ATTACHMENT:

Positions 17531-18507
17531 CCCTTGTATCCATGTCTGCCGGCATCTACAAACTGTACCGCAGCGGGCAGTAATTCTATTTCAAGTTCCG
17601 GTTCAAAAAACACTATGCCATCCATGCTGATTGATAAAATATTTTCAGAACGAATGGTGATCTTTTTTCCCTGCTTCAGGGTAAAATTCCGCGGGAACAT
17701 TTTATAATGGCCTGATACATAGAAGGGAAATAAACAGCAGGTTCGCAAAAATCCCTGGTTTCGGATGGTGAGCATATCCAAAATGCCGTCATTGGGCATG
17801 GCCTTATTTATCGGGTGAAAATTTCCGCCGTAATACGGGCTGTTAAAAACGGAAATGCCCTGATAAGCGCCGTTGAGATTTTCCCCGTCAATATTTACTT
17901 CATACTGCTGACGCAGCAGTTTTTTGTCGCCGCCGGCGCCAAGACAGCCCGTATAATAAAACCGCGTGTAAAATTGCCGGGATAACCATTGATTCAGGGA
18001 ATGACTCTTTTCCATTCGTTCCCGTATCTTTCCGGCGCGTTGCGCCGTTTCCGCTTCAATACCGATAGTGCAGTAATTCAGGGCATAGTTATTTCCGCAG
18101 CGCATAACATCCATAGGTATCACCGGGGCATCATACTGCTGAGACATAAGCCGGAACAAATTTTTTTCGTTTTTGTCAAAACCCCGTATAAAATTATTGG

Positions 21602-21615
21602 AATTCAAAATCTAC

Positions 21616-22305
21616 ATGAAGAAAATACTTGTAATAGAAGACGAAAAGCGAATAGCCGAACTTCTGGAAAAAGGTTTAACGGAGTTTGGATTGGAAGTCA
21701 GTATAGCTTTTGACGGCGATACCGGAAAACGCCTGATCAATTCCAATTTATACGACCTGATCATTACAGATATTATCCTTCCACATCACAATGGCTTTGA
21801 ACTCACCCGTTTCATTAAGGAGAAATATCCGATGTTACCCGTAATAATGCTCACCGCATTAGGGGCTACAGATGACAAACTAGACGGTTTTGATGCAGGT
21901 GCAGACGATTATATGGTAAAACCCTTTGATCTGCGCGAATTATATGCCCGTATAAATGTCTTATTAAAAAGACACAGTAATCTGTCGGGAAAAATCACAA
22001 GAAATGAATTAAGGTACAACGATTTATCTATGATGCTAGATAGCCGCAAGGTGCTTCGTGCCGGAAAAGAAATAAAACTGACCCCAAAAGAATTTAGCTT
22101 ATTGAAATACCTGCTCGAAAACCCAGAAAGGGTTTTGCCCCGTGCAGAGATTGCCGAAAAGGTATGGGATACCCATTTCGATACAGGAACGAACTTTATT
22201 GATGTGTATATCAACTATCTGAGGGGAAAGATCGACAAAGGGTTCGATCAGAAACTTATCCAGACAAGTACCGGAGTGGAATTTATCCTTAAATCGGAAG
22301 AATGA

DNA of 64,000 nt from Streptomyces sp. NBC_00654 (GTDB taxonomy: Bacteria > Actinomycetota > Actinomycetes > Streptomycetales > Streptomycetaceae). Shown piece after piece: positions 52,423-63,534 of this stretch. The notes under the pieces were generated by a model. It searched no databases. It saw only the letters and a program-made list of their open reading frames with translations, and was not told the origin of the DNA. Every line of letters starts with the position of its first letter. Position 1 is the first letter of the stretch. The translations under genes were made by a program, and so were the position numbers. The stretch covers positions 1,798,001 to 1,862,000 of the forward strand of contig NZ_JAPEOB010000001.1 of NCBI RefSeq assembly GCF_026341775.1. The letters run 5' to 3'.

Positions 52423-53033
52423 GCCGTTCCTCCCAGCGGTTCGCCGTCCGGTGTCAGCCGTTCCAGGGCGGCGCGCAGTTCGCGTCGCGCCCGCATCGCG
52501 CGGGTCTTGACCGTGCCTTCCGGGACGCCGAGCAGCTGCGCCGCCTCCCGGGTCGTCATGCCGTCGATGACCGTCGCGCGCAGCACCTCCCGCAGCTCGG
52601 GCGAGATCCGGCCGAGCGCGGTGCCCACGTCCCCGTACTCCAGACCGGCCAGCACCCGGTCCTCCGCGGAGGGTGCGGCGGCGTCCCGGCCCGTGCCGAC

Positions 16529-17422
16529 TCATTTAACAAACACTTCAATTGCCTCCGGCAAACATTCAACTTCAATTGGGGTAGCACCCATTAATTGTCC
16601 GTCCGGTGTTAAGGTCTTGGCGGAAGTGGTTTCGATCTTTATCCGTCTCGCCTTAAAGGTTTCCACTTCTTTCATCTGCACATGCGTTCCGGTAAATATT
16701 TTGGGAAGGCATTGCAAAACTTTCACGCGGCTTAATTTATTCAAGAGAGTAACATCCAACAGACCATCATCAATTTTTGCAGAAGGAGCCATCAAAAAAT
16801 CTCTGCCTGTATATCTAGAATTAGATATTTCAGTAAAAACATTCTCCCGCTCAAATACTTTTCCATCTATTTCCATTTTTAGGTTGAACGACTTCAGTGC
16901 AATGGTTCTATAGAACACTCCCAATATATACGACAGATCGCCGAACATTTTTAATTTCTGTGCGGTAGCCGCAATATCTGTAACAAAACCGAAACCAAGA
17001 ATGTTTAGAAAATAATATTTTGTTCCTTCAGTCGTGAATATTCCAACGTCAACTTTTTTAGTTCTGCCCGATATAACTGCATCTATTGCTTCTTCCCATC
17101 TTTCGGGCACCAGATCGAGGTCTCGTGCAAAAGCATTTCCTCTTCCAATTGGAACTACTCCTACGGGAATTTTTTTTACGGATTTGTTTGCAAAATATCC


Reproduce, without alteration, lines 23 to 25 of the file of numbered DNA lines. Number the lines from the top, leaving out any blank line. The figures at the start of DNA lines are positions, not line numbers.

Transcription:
52501 CGGGTCTTGACCGTGCCTTCCGGGACGCCGAGCAGCTGCGCCGCCTCCCGGGTCGTCATGCCGTCGATGACCGTCGCGCGCAGCACCTCCCGCAGCTCGG
52601 GCGAGATCCGGCCGAGCGCGGTGCCCACGTCCCCGTACTCCAGACCGGCCAGCACCCGGTCCTCCGCGGAGGGTGCGGCGGCGTCCCGGCCCGTGCCGAC

Positions 16529-17422